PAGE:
UN war crimes court unveils last verdict in Bosnian Croat
Six former Bosnian Croat political and military leaders will today learn their fate as UN judges hand down their final verdict for war crimes committed during the bloody break-up of Yugoslavia.
The appeals judgement in the case of Jadranko Prlic and five others will draw the curtain on two decades of work by the International Criminal Court of the former Yugoslavia (ICTY), set up in 1993 at the height of the Balkans wars to prosecute Europe’s worst atrocities since World War II.
It comes a week after the judges imposed a life sentence on former Bosnian Serb military commander Ratko Mladic, whose ruthlessness in the conflict earned him the title the “Butcher of Bosnia”.
Prlic, the former “prime minister” of a breakaway statelet, and his five co-defendants were found guilty in 2013 on 26 charges of taking part in a scheme to remove Bosnian Muslims “permanently and create a Croatian territory”, which included the southern city of Mostar besieged for nine months.
Prlic, 58, who led the “Croatian Republic of Herceg- Bosna”, has appealed his 25-year term imposed by the court in The Hague. While, the five others are also appealing long prison sentences ranging from 10 to 20 years.
The bloody 1992-1995 war in Bosnia, in which 100,000 people died and 2.2 million were displaced, mainly pitted Bosnian Muslims against Bosnian Serbs, but also saw some brutal fighting between Bosnian Muslims and Bosnian Croats after an initial alliance fell apart.
The bald and bespectacled Prlic, who vehemently denied the charges, told the court in March his trial represented “a dark side of international justice”.
He said he “was not part of the chain of command” of the main Bosnian-Croat army in Bosnia, the HVO.
But Croatian communities needed to organise themselves, militarily as well, as the Bosnian Republic had not defended them.
The prosecution has also appealed the sentences, urging judges to impose 40-year terms on Prlic and three of his co- defendants, saying the “crimes were massive in scale”.
“Tens of thousands of Muslims were evicted from their homes… thousands were arrested and detained in awful conditions,” said prosecutor Barbara Goy.
“Muslims were killed during attacks or when forced to work on the front-lines. They were raped, they were sexually assaulted. Muslim houses and mosques were destroyed,” she said.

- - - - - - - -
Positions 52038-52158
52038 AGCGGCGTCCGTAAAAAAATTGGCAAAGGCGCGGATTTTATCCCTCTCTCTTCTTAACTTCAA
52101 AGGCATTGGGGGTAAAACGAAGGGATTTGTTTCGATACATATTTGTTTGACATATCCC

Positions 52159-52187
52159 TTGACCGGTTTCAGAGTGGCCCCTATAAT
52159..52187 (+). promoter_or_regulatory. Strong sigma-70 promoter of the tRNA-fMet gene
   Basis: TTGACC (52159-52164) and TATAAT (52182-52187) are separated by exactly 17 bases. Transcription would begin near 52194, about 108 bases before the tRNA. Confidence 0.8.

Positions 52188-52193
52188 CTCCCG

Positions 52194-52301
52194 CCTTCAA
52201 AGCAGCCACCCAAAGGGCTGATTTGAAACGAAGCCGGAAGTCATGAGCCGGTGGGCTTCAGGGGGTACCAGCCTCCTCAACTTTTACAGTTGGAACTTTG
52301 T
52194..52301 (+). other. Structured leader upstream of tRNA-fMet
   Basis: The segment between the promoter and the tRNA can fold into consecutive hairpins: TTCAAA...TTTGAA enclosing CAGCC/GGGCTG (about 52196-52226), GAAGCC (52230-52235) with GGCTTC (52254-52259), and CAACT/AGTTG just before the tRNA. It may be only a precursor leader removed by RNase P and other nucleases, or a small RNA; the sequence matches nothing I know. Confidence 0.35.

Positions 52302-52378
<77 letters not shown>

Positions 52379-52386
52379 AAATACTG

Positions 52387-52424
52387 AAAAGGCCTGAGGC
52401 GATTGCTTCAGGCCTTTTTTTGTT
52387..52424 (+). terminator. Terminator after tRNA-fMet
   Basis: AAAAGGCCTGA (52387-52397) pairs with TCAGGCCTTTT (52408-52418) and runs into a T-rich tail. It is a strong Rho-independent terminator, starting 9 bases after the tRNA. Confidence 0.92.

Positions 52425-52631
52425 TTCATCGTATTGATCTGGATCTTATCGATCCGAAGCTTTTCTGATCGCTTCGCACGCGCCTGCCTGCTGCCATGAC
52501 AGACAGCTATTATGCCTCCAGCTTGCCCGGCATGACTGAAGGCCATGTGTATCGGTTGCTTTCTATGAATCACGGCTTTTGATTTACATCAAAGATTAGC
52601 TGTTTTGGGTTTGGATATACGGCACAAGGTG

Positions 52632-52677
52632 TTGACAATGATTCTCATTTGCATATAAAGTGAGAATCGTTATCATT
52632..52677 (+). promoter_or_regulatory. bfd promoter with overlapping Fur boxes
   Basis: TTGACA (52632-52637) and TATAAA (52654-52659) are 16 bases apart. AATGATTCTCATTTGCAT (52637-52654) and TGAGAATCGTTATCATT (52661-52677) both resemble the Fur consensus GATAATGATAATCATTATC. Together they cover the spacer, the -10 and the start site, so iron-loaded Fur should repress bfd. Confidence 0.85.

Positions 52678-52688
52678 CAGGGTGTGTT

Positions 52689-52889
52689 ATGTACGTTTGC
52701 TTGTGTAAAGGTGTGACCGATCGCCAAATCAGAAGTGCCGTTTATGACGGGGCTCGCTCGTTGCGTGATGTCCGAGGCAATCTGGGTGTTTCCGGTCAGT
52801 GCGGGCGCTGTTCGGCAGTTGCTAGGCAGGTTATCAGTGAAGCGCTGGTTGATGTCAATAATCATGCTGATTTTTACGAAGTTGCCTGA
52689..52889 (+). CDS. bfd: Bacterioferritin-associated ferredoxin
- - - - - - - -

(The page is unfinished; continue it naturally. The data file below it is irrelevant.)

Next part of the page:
Prlic’s co-defendants are former defence minister Bruno Stojic, 62, and four other military officials: Slobodan Praljak, 72, Milivoj Petkovic, 68, Valentin Coric, 61, and Berislav Pusic, 65.
Praljak was specifically charged with ordering the destruction of Mostar’s 16th-century bridge in November 1993, which judges said “caused disproportionate damage to the Muslim civilian population”. The bridge was rebuilt in 2004.
The statelet, backed by government of Croatian nationalist leader Franjo Tudjman, was formally dismantled in 1996 as part of the peace deal that ended the war.
But the “president” of Herceg-Bosna, Mate Boban, died in 1997 and Tudjman in 1999, leaving Prlic the highest-ranking Bosnian Croat official to face judgement for the crimes.
After the war, Prlic went on to become Bosnia’s foreign minister from 1996 to 2001 and tried to present himself as a moderate, founding an unsuccessful pro-European party.
The ICTY charged him and his co-defendants in 2004. As Croatia came under pressure to comply with the court as part of the conditions for joining the European Union, the six surrendered and their trial opened two years later.
Today’s verdict will mark the last time the ICTY judges will hand down a judgement with the court to close on December 31, having indicted and dealt with 161 people.
Appeals, such as for former Bosnian Serb leader Radovan Karadzic, sentenced last year to 40 years, will be dealt with a new tribunal known as the MICT in the same building in The Hague.